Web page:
Other speakers said medicinal marijuana has brought relief to people who suffer from chronic pain and other debilitating conditions, and that promoting its use could help improve the health of many people in the region.
“I’ve seen the ravages of opioid, tobacco and alcohol, but not cannabis,” said Victor Rocha, a retired forensic scientist. “Cannabis and science can make a better world.”
The fair board had asked the San Diego County Farm Bureau to present its position on marijuana cultivation. Eric Larson, the group’s executive director, said marijuana is a potential money crop to replace less profitable crops such as avocados and strawberries being pushed out by high water and labor costs.
“Cannabis is now recognized as an agriculture crop in California,” he said. “It will be highly regulated… It will bring production out of the shadows.”
The California Department of Food & Agriculture warned the district back in December that the state’s new cannabis laws were likely to lead to requests for cannabis and hemp related events.
Contracts for such events should include “specific language addressing how the promoter will comply with state and local cannabis laws, including but not limited to age requirements for event entry, on-site cannabis smoking and consumption restrictions, cannabis retail sale and free sample prohibitions, adequate security provided by the event, and support from local law enforcement,” states a Dec. 19 letter from John Quiroz, chief of the Food & Ag Department’s Fairs & Expositions Branch.
The Sonoma County Fairgrounds in Northern California for several years has hosted the Emerald Cup, a medical marijuana event that includes an industry trade show that includes music and allows participants to smoke medical marijuana.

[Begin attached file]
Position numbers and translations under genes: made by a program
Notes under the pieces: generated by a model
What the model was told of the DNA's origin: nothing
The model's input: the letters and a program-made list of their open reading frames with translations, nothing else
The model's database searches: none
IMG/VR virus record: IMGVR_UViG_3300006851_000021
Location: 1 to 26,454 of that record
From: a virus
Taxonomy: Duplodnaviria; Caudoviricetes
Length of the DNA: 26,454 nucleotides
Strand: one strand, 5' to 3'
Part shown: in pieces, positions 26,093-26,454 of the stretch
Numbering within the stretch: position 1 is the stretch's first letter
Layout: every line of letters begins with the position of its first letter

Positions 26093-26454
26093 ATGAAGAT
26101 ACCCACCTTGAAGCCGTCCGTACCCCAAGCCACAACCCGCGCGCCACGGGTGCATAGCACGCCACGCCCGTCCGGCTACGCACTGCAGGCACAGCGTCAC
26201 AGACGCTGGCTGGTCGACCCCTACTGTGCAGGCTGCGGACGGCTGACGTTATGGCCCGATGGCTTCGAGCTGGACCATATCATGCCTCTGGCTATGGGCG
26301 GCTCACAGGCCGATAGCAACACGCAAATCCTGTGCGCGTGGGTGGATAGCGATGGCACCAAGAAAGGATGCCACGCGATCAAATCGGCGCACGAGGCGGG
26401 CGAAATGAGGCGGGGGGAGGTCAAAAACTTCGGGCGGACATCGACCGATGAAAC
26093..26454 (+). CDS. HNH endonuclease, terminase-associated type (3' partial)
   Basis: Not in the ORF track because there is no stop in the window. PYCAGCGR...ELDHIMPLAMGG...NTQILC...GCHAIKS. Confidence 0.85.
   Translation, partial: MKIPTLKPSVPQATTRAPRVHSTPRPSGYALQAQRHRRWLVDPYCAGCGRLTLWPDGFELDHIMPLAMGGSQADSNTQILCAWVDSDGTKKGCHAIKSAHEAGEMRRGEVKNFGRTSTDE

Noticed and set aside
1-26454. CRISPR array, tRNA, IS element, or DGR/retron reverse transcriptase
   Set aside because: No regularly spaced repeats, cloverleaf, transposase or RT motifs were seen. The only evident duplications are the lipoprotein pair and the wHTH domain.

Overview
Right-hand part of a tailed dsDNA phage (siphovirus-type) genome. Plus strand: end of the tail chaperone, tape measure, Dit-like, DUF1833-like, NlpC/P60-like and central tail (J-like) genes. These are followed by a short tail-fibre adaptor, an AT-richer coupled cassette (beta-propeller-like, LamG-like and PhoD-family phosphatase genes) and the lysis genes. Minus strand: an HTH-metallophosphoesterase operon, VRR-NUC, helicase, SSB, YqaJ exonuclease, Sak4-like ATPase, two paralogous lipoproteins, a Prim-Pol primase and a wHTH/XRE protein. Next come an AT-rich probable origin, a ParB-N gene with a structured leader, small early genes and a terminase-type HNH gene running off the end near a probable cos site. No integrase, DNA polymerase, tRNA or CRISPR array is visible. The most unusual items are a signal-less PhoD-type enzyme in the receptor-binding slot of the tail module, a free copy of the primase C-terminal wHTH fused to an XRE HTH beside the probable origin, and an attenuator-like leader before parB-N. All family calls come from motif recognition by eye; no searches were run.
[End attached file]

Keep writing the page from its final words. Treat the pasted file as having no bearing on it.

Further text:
“The only real challenge we have experienced is with the event patrons parking in the local neighborhoods,” said Rebecca Bartling, chief executive officer of the Event Center at the fairgrounds, in a May 8 letter to the Del Mar Fairgrounds chief executive officer. This year Sonoma County fairgrounds officials are working with the event promoter to provide an offsite parking shuttle.
“A side benefit, but not insignificant, is the economic benefit the Emerald Cup has made to our community,” Bartling wrote. “During the three day run the hotels in Santa Rosa are booked and restaurants are very busy.”
Under the original plan, tickets to the Goodlife festival in Del Mar would be $35 each, according to a report presented to the fair board. About 4,000 people were expected to attend, with hours from 11 a.m. to 7 p.m.
Attendees must be at least 21 years old.
“The Goodlife Expo will celebrate a lifestyle of the finer things — good food, good fun, good wine and legal epicurean mood enhancers for a sophisticated quality of life,” states the event’s description.
© 2017 San Diego Union Tribune (San Diego, Calif.) Visit The Union Tribune at www.sandiegouniontribune.com Distributed by Tribune Content Agency, LLC.